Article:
38. Klumpp LM, Hoenger A, Gilbert SP. Kinesin's second step. Proc Natl Acad Sci USA. 2004;101:3444-3449
39. Rosenfeld SS, Fordyce PM, Jefferson GM, King PH, Block SM. Stepping and stretching: how kinesin uses internal strain to walk processively. J Biol Chem. 2003;278:18550-18556
40. Schief WR, Howard J. Conformational changes during kinesin motility. Curr Opin Cell Biol. 2001;13:19-28
41. Fox RF, Choi MH. Rectified Brownian motion and kinesin motion along microtubules. Phys Rev E. 2001;63:051901
42. Xie P. Stepping behavior of two-headed kinesin motors. Biochim Biophys Acta. 2008;1777:1195-1202
43. Xie P, Dou S-X, Wang P-Y. Model for kinetics of wild-type and mutant kinesins. Biosystems. 2006;84:24-38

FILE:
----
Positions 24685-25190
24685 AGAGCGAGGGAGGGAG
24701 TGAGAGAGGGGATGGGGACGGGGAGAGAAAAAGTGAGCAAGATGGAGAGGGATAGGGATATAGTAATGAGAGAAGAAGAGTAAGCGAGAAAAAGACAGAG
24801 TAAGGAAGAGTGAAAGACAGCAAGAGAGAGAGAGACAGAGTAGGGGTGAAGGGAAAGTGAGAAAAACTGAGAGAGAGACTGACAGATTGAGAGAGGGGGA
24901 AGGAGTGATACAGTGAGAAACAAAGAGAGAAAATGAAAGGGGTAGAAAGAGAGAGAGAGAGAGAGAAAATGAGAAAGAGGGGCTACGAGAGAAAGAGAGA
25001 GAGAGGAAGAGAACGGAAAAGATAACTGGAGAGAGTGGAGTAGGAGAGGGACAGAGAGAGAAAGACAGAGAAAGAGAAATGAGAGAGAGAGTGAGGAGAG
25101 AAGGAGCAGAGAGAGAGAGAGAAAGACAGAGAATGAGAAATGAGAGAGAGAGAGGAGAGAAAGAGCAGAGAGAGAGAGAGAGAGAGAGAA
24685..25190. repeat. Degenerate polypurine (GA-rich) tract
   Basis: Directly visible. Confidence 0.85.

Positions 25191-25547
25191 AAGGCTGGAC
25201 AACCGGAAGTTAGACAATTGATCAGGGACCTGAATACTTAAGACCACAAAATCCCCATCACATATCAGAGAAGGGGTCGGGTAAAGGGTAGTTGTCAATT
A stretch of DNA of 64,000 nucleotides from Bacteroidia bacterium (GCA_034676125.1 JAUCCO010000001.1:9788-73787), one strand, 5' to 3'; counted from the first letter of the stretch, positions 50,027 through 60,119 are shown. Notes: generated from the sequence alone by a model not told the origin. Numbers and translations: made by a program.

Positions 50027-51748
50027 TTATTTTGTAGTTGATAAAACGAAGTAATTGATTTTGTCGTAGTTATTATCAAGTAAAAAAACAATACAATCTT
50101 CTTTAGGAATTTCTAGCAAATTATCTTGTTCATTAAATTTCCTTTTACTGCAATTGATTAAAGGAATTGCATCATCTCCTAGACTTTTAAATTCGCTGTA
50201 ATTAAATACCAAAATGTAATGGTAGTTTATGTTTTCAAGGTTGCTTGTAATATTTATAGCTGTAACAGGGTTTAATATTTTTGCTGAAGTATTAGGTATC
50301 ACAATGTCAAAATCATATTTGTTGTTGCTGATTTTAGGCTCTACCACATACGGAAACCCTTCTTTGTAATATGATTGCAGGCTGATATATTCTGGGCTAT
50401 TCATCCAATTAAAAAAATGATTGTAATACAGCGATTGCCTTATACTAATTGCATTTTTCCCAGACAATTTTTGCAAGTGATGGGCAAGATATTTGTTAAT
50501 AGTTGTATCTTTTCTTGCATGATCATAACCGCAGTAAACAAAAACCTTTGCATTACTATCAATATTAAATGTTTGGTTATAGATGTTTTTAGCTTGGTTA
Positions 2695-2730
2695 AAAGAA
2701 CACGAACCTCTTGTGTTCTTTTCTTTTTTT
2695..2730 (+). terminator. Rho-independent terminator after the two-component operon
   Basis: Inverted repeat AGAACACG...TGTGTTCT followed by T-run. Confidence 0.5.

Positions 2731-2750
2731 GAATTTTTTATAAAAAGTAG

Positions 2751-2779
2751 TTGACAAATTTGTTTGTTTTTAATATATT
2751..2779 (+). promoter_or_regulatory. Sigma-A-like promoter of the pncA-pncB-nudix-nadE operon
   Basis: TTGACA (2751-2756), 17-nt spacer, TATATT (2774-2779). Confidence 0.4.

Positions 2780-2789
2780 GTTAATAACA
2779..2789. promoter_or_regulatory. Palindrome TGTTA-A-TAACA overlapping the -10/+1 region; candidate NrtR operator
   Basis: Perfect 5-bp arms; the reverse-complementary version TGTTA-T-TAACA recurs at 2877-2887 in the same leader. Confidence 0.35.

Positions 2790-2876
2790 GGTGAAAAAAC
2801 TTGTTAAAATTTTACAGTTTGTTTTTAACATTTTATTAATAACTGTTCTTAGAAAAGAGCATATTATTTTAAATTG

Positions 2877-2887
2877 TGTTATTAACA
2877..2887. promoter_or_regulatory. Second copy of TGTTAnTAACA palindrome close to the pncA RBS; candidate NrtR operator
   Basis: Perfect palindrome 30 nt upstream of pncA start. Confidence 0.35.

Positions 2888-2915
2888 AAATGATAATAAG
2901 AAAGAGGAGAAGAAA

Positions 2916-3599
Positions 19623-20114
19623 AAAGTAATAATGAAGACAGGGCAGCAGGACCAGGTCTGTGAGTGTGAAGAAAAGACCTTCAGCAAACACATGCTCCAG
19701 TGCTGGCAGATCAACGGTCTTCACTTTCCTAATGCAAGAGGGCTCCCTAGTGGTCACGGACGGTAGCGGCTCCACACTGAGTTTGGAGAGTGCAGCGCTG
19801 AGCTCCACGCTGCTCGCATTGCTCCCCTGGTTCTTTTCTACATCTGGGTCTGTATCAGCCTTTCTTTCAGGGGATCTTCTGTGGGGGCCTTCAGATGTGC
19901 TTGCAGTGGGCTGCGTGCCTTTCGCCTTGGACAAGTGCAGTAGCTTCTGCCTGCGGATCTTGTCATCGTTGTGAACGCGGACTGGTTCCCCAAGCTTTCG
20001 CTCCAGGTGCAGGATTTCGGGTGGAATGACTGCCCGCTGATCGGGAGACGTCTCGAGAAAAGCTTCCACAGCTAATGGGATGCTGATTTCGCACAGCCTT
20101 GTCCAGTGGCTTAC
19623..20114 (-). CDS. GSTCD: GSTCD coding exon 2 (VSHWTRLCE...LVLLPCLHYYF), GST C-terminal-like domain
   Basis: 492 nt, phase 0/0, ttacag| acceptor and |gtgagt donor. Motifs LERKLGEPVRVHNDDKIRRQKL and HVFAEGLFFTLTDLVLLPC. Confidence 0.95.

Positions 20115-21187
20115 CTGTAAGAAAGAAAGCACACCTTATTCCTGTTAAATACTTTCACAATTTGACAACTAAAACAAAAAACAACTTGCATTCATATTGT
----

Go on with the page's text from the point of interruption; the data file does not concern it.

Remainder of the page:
44. Xie P, Dou S-X, Wang P-Y. Mechanochemical couplings of kinesin motors. Biophys Chem. 2006;123:58-76
45. Xie P, Dou S.-X, Wang P.-Y. Limping of homodimeric kinesin motors. J. Mol. Biol. 2007;366:976-985
46. Wang Z, Feng M, Zheng W, Fan D. Kinesin is an evolutionarily fine-tuned molecular ratchet-and-pawl device of decisively locked direction. Biophys J. 2007;93:3363-3372
47. Skowronek KJ, Kocik E, Kasprzak AA. Subunits interactions in kinesin motors. Eur J Cell Biol. 2007;86:559-568
48. Kikkawa M, Sablin EP, Okada Y, Yajima H, Fletterick RJ, Hirokawa N. Switch-based mechanism of kinesin motors. Nature. 2001;411:439-445
49. Togashi Y, Yanagida T, Mikhailov AS. Nonlinearity of mechanochemical motions in motor proteins. PLoS Comput Biol. 2010;6:e1000814
50. Moyer M, Gilbert SP, Johnson KA. Pathway of ATP hydrolysis by monomeric and dimeric kinesin. Biochemistry. 1998;37:800-813
51. Kikkawa M. The role of microtubules in processive kinesin movement. Trends Cell Biol. 2008;18:128-135